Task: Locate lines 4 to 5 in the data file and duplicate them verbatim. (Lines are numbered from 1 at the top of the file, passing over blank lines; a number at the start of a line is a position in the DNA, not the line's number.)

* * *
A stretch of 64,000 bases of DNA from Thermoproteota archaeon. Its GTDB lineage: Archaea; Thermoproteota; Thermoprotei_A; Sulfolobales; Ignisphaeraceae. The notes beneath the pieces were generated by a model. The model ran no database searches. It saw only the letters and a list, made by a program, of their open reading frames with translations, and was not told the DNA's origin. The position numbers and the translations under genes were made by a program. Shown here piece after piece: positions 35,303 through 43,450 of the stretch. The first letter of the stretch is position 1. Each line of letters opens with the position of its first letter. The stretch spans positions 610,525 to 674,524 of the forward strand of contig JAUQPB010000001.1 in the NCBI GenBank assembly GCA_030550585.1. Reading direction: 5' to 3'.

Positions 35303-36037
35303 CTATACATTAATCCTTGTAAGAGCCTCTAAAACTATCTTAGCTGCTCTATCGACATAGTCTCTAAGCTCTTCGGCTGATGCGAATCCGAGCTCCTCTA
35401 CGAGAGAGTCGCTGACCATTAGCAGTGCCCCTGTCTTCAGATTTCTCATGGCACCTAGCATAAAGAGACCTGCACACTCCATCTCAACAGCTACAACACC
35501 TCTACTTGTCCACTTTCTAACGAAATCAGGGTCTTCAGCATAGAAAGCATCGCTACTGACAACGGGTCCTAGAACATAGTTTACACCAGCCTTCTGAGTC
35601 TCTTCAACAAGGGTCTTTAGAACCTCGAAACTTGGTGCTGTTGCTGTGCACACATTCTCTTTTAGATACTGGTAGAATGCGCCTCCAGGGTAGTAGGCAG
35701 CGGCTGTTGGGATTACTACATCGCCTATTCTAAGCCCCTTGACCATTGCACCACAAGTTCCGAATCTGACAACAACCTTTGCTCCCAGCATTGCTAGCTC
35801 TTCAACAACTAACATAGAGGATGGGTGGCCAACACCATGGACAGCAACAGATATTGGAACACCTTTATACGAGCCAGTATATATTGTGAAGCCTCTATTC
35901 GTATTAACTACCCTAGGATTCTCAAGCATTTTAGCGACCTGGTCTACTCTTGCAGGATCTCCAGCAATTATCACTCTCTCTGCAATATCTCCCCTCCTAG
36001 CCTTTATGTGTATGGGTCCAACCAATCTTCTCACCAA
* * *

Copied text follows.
35401 CGAGAGAGTCGCTGACCATTAGCAGTGCCCCTGTCTTCAGATTTCTCATGGCACCTAGCATAAAGAGACCTGCACACTCCATCTCAACAGCTACAACACC
35501 TCTACTTGTCCACTTTCTAACGAAATCAGGGTCTTCAGCATAGAAAGCATCGCTACTGACAACGGGTCCTAGAACATAGTTTACACCAGCCTTCTGAGTC